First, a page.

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We are using rsync to backup one external drive to another external drive. When the two drives are connected to our Ubuntu machine, it works perfectly:

rsync -avzh --exclude='_quarantine'  /media/archive00/ /media/archiveX/archive00/

However, when we try to do the same operation on the same drive connected to a local server over ssh, it tries to copy all the files every time, not updating only those that have different update times:

rsync -avzh -e ssh --exclude='_quarantine' /media/archive00/ my_user@10.0.0.12:/media/archiveX/archive00/

The first 10 lines when I include the -i option:

sending incremental file list
.d..t...... BTEVC/
<f..t...... BTEVC/Untitled41.mov
<f..t...... BTEVC/UntitledX100.mov
<f..t...... BTEVC/gfxCardStatus-2.3.zip
<f..t...... BTEVC/BTEVCformBook/aud.ECPP.SCAmp/0d20180825203546p+13057989928.m4a
<f..t...... BTEVC/BTEVCformBook/aud.ECPP.SCAmp/0d20180826210032p+13057989928.m4a
<f..t...... BTEVC/BTEVCformBook/aud.ECPP.SCAmp/0d20180827174045p+18002662278.m4a
<f..t...... BTEVC/BTEVCformBook/aud.ECPP.SCAmp/0d20180904171935p+12123769623.m4a
<f..t...... BTEVC/BTEVCformBook/aud.ECPP.SCAmp/0d20180905190057p+18593229553.m4a
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    Is the target filesystem some sort of Windows filesystem that stores timestamps with imprecise precision, or does the target filesystem not preserve permission and/or user/group ownerships? Also, the default remote transport for rsync is ssh, so using -e ssh is not necessary. – Kusalananda Nov 15 '19 at 11:16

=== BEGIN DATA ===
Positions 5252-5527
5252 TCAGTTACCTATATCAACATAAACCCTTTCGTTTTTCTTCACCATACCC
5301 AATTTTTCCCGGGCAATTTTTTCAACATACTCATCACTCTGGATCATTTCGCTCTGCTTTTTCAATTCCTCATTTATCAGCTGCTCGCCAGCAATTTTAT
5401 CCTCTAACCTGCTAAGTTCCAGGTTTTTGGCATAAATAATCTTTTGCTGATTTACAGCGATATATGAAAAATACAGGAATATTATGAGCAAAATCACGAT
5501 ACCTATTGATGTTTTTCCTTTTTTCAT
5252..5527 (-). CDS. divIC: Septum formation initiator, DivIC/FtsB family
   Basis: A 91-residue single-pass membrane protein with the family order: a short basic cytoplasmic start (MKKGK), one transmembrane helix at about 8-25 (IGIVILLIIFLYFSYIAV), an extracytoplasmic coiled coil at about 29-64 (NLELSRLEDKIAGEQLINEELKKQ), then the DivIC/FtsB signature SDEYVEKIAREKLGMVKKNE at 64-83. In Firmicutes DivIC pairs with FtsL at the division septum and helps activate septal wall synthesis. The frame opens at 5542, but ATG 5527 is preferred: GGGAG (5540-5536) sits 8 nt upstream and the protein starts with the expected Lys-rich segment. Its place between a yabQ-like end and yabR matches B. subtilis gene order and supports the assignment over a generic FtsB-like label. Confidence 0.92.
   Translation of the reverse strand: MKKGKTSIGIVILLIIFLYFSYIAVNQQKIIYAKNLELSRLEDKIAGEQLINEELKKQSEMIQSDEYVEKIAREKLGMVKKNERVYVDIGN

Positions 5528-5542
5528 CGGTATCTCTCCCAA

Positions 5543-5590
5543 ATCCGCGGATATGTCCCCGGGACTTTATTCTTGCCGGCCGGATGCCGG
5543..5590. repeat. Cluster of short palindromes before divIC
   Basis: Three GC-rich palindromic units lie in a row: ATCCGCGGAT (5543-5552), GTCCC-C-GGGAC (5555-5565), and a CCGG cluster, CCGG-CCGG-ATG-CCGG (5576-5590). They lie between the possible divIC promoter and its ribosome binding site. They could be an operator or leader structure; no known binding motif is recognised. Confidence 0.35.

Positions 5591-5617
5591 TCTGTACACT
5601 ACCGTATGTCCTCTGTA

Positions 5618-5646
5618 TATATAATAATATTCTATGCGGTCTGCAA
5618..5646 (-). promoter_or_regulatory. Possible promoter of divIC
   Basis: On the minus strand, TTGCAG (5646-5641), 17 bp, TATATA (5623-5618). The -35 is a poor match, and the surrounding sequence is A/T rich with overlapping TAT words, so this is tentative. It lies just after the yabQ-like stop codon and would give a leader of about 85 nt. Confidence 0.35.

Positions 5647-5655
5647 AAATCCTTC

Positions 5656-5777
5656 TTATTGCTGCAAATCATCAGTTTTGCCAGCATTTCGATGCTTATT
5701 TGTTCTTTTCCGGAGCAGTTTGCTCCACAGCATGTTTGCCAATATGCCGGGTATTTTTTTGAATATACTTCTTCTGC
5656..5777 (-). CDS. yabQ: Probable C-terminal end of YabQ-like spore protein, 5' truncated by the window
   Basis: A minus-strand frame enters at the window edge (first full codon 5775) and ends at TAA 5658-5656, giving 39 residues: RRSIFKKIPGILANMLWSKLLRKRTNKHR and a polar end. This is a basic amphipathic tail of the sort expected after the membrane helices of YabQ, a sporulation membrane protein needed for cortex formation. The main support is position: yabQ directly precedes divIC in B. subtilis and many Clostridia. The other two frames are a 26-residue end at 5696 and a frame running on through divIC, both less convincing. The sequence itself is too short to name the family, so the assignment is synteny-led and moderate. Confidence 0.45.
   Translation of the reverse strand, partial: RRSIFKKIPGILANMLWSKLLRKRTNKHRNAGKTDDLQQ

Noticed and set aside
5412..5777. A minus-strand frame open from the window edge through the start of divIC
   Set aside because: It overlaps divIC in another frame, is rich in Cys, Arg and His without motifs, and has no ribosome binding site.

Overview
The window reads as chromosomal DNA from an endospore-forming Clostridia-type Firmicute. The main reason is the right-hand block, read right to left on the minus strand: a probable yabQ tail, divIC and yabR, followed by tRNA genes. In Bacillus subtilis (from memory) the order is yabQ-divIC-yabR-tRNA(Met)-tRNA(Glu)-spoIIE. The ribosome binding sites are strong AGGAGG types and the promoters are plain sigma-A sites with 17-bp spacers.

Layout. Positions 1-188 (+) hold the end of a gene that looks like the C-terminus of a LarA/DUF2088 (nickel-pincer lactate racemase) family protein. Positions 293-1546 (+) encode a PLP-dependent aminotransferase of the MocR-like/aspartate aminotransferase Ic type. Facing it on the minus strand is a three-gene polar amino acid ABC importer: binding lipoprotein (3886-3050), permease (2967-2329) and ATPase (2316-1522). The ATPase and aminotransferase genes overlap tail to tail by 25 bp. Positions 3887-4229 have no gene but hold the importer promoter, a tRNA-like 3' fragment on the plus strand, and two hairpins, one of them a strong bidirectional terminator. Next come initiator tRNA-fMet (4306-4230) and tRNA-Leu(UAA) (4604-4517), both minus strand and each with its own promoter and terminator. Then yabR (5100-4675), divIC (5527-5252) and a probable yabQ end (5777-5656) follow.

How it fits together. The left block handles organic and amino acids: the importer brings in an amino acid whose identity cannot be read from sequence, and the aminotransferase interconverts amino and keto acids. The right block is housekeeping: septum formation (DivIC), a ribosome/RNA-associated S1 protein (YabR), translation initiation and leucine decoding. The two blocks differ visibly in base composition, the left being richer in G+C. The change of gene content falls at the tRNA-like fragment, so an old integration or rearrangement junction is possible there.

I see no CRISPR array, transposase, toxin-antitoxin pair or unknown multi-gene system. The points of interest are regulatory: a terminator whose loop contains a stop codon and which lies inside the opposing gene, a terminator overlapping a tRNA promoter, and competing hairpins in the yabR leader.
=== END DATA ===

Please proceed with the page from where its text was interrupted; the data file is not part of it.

• Definitely sounds like a owner/group issues. Try with options --usermap=*:<owner-id-according-to-target-FS> and --groupmap=*:<goup-owner-id-according-to-target-FS>. – SYN Nov 15 '19 at 11:18
  • @Kusalananda the other machine is debian, but the two drives are formatted to exFAT. @SYN hmm, it seems with the --usermap and --groupmap options it is still copying the files every time (but interestingly not the unlisted files, i.e. those with a '.' before them). Realized also that /etc/fstab was specifying that the drive on the server be mounted as root, and changed that also, but same results. – BTEVC Nov 15 '19 at 12:13
  • Add the -i flag and add the output to your question. It will show what criteria rsync thinks is responsible for the copy. – BowlOfRed Nov 15 '19 at 16:11
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    @BowlOfRed Ok, I added the first 10 lines of output. – BTEVC Nov 16 '19 at 2:44
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From your output:

<f..t...... BTEVC/Untitled41.mov

The lowercase t indicates that rsync is (attempting to) set the time on the destination to match the source. Everything else after the f is blank indicating they match (so you don't have to look at user permissions being the cause).

You might want to investigate the times before and after a run to see how they differ.

Suggestions:

  • Try --inplace. See if anything changes
  • Copy a single file (so the output is smaller) and then up the verbosity. With -vvv you can see it try to set the transfer time similar to:

    [...]
    recv mapped dest.file of size 598
    got file_sum
    set modtime of .dest.file.5s3OoJ to (1573876681) Fri Nov 15 19:58:01 2019